“He should be alive today,” Harris said. “Our nation needs justice and healing, and law enforcement must be held to the highest standards of accountability. At the same time, we know that folks will keep dying if we don’t fully address racial injustice and inequities in our country, from implicit bias to broken systems.”
Before the 2020 presidential election, the National Birth Equity Collaborative gathered stakeholders to figure out what they wanted to see from the next administration. The birth equity agenda included a call for the White House to create an Office of Sexual and Reproductive Health and Wellbeing.
In February and March, lawmakers in the House and Senate started vocalizing their support: They sent letters to Biden and Harris requesting that the White House establish an office within the Domestic Policy Council to “elevate issues of reproductive justice” through a “human rights, gender and racial equity lens” across all levels of federal government.
The Black Maternal Health Momnibus Act of 2020 failed to pass amid gridlock in Congress. But now, with a Democratic majority in the House and Senate, Rep. Lauren Underwood (D-Ill.) is optimistic about the 2021 version of the Momnibus, which she reintroduced with Adams and Sen. Cory Booker (D-N.J.) in February.
“There is a possibility that bills start to move in the Senate before they do in the House,” Underwood said on April 14 during a conversation about the Momnibus, which consists of 12 bills and aims to end preventable maternal mortality and severe maternal morbidity. “That is a bit of a different dynamic than we’re used to.”
Adams also noted the importance of “working on change” at the state and local level. The congresswoman represents North Carolina, which hasn’t expanded Medicaid to cover more low-income adults. Meanwhile, some lawmakers in the North Carolina General Assembly are trying to pass their own version of the Momnibus.
On Twitter, Rep. Cori Bush (D-Mo.) marked BMHW by describing the arrival of her first child. At five months pregnant, Bush told doctors she was in pain, but they “refused to believe me,” she said. She went into labor and gave birth to her son prematurely.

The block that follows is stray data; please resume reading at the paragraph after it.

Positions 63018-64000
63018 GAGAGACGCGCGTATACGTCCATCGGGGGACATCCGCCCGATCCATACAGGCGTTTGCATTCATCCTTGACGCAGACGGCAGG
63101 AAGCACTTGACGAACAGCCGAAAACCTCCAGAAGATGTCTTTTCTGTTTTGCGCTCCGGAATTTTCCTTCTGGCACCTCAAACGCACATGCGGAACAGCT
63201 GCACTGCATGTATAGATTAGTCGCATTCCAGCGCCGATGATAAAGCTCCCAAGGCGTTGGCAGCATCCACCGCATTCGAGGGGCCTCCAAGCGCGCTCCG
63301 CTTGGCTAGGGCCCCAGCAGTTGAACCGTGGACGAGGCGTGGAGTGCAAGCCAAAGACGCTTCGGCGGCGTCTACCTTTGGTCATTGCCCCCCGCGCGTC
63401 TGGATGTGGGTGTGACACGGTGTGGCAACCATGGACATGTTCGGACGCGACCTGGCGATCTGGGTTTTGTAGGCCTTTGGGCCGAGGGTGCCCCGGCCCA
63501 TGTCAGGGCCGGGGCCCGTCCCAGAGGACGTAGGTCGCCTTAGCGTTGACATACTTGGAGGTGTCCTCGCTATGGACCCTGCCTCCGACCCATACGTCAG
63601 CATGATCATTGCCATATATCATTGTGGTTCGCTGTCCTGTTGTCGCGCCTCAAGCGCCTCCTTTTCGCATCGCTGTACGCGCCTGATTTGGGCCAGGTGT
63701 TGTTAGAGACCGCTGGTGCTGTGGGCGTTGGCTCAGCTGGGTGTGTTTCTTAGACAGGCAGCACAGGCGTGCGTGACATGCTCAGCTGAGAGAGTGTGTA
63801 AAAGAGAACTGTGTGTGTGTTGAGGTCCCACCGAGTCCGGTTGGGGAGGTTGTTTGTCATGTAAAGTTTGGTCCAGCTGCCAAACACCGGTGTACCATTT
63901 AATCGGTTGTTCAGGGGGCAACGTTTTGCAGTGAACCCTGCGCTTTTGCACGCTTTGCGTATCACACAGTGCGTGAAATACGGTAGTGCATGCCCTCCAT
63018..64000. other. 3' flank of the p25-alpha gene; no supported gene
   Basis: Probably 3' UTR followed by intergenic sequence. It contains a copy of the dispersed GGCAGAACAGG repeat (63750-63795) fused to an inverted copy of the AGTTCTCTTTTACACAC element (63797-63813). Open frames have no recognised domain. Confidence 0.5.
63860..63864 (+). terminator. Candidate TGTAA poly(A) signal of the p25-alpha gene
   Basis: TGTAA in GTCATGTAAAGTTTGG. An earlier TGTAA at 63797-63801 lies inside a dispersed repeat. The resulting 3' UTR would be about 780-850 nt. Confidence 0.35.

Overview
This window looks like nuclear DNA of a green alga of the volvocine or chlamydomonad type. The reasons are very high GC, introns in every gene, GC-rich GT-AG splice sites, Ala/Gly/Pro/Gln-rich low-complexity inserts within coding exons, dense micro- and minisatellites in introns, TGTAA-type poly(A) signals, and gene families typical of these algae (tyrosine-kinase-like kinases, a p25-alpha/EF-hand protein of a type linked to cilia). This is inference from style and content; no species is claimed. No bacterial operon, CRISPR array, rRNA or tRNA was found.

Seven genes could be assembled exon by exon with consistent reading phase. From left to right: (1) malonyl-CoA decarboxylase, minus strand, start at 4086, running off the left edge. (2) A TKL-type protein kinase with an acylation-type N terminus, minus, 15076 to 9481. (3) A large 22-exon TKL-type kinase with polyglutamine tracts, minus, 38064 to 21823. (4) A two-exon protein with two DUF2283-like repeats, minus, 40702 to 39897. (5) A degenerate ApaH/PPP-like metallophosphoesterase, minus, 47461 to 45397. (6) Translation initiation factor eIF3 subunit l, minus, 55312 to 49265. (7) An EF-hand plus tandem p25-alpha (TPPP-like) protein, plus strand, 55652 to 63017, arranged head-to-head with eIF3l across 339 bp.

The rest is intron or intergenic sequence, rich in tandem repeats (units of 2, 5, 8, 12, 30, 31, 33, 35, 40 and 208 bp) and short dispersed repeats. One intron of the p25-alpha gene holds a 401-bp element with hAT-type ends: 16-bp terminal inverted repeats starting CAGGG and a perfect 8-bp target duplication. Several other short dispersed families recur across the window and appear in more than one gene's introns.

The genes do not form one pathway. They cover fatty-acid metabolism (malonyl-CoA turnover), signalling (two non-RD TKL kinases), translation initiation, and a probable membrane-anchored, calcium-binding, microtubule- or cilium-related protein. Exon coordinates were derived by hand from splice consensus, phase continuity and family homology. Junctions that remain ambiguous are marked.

“He just celebrated his 21st birthday, but so many Black children, so many Black mothers, haven’t survived,” Bush tweeted. She urged the public to “protect Black maternal and infant health.”
“Revolutionaries in their own right who dedicated their entire lives to preserving our Black birthing traditions and saving our communities,” said Aina, who also acknowledged people who have died before, during and after childbirth. “We lift up the families impacted by maternal mortality and racial injustices.”
April 21 marks one year since Amber Rose Isaac, 26, died after giving birth to her son, Elias.
In remembrance, Bruce McIntyre III — Isaac’s partner and Elias’s father — is hosting a candle-lighting ceremony on April 25 in the Bronx neighborhood of New York. He is simultaneously launching a campaign through his foundation to highlight families who “went unheard” and to emphasize the importance of access to midwifery and doula care.
McIntyre is one of hundreds of fathers who are dealing with loss as a result of the maternal mortality crisis. To honor his late wife Kira Dixon Johnson, Charles Johnson IV worked with Congress to pass the Preventing Maternal Deaths Act in 2018, which former president Donald Trump signed into law. The legislation provides funding for states and tribal nations to establish maternal mortality review committees. Each MMRC collects data surrounding maternal deaths and provides recommendations about how to prevent them.
Some podcasts highlighted throughout BMHW
• “Sisters in Loss”
• “Dem Black Mamas”
If you or someone you know needs help, you can call 1-800-662-HELP (4357) to get free and confidential mental health information, treatment, and recovery referral services in English and Spanish.
This story was funded by the O’Brien Fellowship in Public Service Journalism at Marquette University. Marquette University and administrators of the program played no role in the reporting, editing or presentation of this story.